Location: On the corner of Highway 42 and Wildwood Road in Sister Bay
Acreage: 27 acres
Meet Your Growers: Mary Pat and Mark Carlson; their daughter, Anna; and her fiancé, Scott
What is known today as Door County Wildwood Market, was once – technically – an Illinois family homestead. That’s because the ancestors of the Carlson family homesteaded the land in 1846 – two years prior to Wisconsin becoming a state. Remarkably, the land hasn’t changed hands during the time since, and it’s now owned by the fourth and fifth generations of the Carlson family: Mark and his wife, Mary Pat; and their daughter and soon-to-be son-in-law, Anna and Scott.
“He’s not officially part of the family yet, so we’re putting him to the test,” Mary Pat said jokingly. The four of them are responsible for all the work that happens at the farm: growing, harvesting, baking, canning, marketing, staffing the register and much more.
The day I stopped to visit, Mark had nearly finished scraping the paint off the exterior of the historic building to prepare it for repainting. The narrow, but long building originally served as housing for the migrant workers who came to the peninsula to work in the cherry orchards. It’s a distinctive building that catches your eye from Highway 42 as you head north out of Sister Bay, and Mark said they’ve even had past orchard workers stop in to thank them for preserving the building.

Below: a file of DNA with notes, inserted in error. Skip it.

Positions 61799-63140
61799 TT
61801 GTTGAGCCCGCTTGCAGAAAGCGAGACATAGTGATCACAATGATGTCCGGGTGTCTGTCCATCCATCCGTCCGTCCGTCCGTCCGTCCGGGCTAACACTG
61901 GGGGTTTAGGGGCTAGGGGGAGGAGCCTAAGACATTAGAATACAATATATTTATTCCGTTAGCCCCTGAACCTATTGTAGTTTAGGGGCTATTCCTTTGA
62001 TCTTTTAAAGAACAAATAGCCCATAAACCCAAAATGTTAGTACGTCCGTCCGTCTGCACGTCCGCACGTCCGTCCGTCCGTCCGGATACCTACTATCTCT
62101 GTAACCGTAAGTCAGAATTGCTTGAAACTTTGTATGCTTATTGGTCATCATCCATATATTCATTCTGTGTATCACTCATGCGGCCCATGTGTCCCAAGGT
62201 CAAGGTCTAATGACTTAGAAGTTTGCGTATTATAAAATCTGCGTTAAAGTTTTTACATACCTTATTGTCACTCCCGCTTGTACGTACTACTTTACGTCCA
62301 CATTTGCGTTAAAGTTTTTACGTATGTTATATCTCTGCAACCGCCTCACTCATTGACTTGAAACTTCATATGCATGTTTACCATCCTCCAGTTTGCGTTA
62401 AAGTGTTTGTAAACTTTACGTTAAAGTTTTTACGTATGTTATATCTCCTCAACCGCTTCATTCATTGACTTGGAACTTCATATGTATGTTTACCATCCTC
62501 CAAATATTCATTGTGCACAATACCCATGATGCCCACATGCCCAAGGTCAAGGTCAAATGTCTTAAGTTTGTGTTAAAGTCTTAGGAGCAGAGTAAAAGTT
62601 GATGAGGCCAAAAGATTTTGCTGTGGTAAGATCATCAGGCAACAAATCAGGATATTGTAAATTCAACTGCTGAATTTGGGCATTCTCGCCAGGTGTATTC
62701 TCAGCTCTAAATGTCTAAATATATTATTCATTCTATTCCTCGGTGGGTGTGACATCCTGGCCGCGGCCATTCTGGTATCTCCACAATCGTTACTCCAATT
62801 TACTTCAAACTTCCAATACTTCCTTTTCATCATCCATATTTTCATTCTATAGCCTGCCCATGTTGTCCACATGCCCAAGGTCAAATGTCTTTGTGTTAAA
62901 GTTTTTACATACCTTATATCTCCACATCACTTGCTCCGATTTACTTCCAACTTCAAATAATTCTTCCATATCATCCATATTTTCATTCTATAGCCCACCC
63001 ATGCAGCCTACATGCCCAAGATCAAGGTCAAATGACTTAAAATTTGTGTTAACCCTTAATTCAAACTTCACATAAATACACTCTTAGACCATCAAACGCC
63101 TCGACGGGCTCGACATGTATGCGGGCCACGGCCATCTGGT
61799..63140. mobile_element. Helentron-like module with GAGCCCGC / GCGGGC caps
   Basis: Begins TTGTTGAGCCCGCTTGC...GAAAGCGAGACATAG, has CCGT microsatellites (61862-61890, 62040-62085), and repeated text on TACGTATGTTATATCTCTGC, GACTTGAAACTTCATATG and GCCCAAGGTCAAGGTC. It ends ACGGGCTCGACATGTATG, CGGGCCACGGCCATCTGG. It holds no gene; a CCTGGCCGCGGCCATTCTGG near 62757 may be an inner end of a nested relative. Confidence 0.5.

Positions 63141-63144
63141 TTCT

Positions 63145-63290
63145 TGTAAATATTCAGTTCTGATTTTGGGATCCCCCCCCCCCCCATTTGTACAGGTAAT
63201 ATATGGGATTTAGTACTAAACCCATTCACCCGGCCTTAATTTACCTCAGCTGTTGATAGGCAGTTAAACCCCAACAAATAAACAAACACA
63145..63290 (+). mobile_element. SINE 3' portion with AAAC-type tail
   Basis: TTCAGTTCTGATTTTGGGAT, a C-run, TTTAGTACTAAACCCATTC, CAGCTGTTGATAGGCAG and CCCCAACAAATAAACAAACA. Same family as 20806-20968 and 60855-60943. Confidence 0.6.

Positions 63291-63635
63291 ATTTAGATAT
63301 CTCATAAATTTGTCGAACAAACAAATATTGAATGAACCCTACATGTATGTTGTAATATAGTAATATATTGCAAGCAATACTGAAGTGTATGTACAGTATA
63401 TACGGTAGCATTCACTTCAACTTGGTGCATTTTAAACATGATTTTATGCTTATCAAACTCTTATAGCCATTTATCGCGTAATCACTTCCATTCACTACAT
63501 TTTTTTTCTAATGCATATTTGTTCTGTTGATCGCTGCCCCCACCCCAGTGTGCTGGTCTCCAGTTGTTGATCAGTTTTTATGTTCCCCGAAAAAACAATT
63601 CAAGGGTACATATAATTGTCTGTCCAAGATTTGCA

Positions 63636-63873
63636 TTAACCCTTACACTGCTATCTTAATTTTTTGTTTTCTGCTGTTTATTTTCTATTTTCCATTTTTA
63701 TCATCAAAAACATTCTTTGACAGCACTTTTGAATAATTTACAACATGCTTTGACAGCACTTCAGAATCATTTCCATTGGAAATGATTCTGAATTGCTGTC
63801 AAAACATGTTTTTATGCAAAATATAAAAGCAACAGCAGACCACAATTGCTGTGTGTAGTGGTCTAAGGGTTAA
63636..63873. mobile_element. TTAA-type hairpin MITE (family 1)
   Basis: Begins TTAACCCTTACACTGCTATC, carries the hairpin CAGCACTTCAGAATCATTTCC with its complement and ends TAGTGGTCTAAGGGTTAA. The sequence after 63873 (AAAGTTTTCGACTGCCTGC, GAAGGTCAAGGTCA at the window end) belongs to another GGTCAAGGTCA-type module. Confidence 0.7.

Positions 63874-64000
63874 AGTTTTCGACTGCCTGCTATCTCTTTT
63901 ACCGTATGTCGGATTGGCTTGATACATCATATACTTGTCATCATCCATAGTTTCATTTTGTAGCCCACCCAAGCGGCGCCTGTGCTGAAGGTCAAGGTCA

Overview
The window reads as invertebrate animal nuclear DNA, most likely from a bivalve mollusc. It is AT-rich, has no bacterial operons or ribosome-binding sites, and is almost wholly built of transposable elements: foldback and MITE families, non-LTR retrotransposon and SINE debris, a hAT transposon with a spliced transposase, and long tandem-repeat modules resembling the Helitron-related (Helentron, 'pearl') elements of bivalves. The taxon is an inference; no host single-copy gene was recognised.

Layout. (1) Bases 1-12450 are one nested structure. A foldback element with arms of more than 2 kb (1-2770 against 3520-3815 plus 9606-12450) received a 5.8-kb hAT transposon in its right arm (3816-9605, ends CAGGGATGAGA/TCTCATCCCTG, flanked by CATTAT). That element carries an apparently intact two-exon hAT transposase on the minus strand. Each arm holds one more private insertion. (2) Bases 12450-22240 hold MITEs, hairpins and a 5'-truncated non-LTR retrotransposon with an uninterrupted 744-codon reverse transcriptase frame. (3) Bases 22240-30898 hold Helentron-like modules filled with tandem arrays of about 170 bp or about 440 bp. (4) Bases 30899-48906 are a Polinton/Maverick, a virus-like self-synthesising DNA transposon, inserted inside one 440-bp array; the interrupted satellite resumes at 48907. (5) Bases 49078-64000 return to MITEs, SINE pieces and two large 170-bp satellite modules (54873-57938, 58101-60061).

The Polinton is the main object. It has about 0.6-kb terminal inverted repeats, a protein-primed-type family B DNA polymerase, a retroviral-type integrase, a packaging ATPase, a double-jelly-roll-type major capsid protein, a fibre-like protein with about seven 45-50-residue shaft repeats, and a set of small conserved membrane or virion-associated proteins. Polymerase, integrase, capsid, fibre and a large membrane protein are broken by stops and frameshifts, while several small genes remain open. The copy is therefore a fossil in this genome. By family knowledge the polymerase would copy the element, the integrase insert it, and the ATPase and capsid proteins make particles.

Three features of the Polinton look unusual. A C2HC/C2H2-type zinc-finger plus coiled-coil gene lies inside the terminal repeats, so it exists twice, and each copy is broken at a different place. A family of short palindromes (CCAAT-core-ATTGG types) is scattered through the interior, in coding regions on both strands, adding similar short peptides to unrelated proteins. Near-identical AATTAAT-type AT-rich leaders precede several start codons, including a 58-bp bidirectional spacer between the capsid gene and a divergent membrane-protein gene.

Inside, there’s an assortment of local goods, primarily from their farm and kitchen in Sister Bay, but also from other local businesses.
“We try to include other small-business owners to fill in with items that we don’t have,” Mary Pat said. “It’s not just about making a profit for ourselves.”
Mary Pat, in fact, has been instrumental not only in the success of the farm market, but also important to the entire state of Wisconsin through establishing a network of commercial, shared-use kitchens where food entrepreneurs can create their canned and baked goods. The network endeavor began when she wanted to make jams for the farm market but was having a hard time figuring out how to do so within state regulations.
“I thought, if it’s so hard for me to get started, it must be for others, too,” Mary Pat said. She worked with the state to establish what has now grown to be 350 shared-use kitchens, which, in turn, have supported, enabled and empowered hundreds of new entrepreneurs who can now operate their businesses by using the kitchens.
The farm market sells many goods and produce from its building, but the Carlsons are also known for their pick-your-own options, which include wildflowers, cherries and tomatoes. They also began pick-your-own sunflowers this year and plan to continue offering them next year, along with a sunflower maze.
Currently Offering: Check out the late-summer produce, including tomatoes, squash, corn and onions; and plenty of pumpkins, from classic carvers to specialty varieties.
How to Get the Goods: Visit the market at 2208 Wildwood Road in Sister Bay through the end of October, and year-round at dcwildwoodmarket.com.